Thomas Edison, famed for inventions such as the phonograph and the light bulb, to name but two, gives hope to 'thick kids'. He was expelled from school for being 'retarded'.
It's comforting to think that most great men usually manage to have at least one major redeeming flaw: Ford, for example, was anti-Semitic, Churchill (by modern standards, anyway) was an accomplished boozer and Coleridge had the kind of hobby that could have got him a part in Trainspotting.
Thomas Edison was something of a rarity, then - a genius who made loads of money and was, by all accounts, a perfectly reasonable, if rather scatty, bloke.
Edison was born in Milan, Ohio in 1847, the youngest of four surviving children. When he was seven, the family moved to Port Huron, Michigan, where he attended school for three months. This was the only formal education he would ever receive: he was expelled for being 'addled' and 'retarded', thereby giving hope to all future parents of thick kids. His mother stepped into the breach and managed to instil in young Thomas a lifelong love of learning, especially the sciences. Dad was less helpful, however.
His penchant for physical punishment once extended to whipping his son publicly in the village square - a bit outre, even in the 1850s.
Edison senior was also a less-than-terrific provider and, by the age of 12, Thomas was operating a newsstand service aboard the recently opened Detroit-Port Huron railway. Indeed, by the time he was 15, he was publishing his own paper on presses in the baggage car, which earned him the odd distinction of being the first person to print a paper aboard a moving train.
Perhaps more important to Edison's future, however, was the small laboratory that he ran at this time to sate his scientific curiosity. From 1863, in the midst of the American Civil war, he worked as a freelance telegraph operator, often from behind front lines. After the war, in 1868, he secured a job with Western Union, the US' largest telegraphy company.
In the same year, Edison bought a copy of the book that was to change his life - Michael Faraday's Experimental Researches in Electricity. Faraday, also a self-taught man, struck a chord with Edison, who repeated all the experiments and then ditched his job to become a freelance inventor. It was in 1868, too, that Edison patented his first invention, an electronic vote counter, which he demonstrated to the US Congress but, while it worked well, there were no takers. From this, he learned his lesson: never again, would he invent something for which there was no demand (Clive Sinclair, take note).
The following year, when Edison was already on his uppers, a flurry of activity on the Gold Exchange caused the breakdown of its telegraph. Edison was summoned and so good was his repair job that his former employers, Western Union, commissioned him to come up with an improved ticker-tape machine. This he duly did and was paid $40,000. Armed with his 'overnight' riches, Edison moved to Newark, New Jersey, where he set up a factory to make high-speed tape machines and telegraphs.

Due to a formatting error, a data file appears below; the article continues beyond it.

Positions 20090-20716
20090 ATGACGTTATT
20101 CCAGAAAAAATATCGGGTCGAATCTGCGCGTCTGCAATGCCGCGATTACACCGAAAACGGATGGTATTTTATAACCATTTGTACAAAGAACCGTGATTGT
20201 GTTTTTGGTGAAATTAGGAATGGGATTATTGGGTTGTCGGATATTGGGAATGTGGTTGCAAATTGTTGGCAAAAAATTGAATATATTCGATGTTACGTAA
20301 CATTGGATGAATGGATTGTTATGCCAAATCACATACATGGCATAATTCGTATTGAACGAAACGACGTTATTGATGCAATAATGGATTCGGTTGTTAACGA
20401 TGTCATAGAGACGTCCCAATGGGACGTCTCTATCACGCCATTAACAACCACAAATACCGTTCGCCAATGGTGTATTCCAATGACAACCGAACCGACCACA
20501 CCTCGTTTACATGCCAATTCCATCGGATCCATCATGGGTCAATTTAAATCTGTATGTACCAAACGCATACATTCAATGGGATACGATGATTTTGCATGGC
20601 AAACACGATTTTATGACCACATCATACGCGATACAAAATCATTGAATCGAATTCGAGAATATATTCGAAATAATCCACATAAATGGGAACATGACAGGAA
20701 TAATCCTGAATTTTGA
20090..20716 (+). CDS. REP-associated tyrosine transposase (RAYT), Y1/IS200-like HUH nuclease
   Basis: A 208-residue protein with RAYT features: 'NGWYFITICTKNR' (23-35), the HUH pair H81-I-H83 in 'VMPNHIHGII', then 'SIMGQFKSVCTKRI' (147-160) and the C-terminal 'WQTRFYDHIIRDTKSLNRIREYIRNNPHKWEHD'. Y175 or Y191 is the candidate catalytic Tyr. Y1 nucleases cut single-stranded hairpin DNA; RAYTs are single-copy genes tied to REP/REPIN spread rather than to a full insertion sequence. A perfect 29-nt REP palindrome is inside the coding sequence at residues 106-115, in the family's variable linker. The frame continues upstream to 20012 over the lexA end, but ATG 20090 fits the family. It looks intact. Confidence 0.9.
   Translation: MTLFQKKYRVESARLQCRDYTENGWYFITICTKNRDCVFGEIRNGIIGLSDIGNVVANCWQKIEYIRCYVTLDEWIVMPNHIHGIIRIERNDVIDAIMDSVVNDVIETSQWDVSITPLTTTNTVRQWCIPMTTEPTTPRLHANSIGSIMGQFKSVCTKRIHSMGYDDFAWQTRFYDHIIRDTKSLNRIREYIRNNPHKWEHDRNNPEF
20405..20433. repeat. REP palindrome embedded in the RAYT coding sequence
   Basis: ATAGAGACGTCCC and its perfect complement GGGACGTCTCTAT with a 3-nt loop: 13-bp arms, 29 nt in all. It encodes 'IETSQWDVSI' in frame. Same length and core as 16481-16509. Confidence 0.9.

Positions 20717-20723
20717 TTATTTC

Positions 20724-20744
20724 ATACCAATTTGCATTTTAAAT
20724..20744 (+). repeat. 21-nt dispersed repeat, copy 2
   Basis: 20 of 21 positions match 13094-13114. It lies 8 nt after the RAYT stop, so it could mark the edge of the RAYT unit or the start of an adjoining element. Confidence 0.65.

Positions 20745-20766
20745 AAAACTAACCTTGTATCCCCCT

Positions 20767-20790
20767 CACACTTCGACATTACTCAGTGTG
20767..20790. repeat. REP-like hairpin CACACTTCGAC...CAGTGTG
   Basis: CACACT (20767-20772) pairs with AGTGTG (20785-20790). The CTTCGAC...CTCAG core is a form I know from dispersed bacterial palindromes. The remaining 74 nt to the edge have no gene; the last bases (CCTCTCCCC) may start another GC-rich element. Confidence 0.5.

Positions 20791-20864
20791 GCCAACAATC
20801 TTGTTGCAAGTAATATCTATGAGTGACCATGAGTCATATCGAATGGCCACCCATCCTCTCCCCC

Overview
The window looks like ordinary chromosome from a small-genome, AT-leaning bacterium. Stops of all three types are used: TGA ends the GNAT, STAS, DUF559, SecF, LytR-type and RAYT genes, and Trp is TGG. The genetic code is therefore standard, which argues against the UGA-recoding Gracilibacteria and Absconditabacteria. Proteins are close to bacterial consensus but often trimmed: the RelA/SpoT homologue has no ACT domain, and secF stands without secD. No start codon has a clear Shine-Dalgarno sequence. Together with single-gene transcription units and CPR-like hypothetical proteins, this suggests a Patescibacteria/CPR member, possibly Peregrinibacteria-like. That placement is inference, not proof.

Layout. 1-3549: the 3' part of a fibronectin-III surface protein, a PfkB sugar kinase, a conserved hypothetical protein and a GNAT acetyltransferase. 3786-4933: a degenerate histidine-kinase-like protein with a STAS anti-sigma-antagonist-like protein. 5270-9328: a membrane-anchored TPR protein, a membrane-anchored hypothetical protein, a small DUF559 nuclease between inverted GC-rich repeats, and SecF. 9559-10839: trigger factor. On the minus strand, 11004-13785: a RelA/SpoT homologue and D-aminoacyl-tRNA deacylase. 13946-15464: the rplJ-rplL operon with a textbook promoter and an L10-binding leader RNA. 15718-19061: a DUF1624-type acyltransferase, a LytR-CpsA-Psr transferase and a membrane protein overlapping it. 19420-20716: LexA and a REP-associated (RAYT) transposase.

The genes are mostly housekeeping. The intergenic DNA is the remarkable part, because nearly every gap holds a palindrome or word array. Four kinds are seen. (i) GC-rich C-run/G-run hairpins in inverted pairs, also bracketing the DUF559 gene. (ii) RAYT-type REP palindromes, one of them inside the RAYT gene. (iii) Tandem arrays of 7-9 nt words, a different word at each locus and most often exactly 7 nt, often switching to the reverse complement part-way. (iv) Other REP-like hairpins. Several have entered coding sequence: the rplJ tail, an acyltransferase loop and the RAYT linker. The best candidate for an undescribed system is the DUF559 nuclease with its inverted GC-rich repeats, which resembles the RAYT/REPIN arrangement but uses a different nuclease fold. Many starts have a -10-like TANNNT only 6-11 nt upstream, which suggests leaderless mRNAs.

Edison continued to work in his prospering factory, accepting commissions from large electrical companies. But he also made time to do a bit of blue-sky research. Eventually, he decided that this was potentially more lucrative, closed the factory and decamped to Menlo Park, New Jersey, where he set up a sort of 'scientific village'. Edison had lofty ambitions for his lavish new venture - a 'minor' invention every 10 days and a 'big trick' every six months. Before long, this self styled 'commercial inventor' was applying for over 400 patents a year.
In 1877, he produced what was arguably his most brilliant and memorable invention, the phonograph, which survives essentially unchanged to this day. The following year, he boasted that he could produce a domestic light bulb and such was his reputation that venture capitalists, including JP Morgan and Vanderbilt, backed him to the hilt. Edison did not disappoint - by 1879, he had delivered the incandescent light bulb. Later, while messing around with a specialised bulb, he noticed a curious phenomenon, which he didn't understand. Undeterred, he patented the bulb - effectively the world's first vacuum tube. 'The Edison effect', as it became known, was the basis of the electronics industry.
His later life, although brilliant by normal standards, was less startling.
He moved to far bigger premises, perfected the film projector, made a fortune and lost a staggering $4 million in one venture and founded a chunk of what would become General Electric.
In a sense, Edison was lucky - he was born just before the modern era.
While he would have excelled in any age, he lived at a time when a bright man could be at the cutting edge of any number of fields. He was a polymath but, with the advent of the age of specialisation that he helped to usher in, he is assured of being one of the last.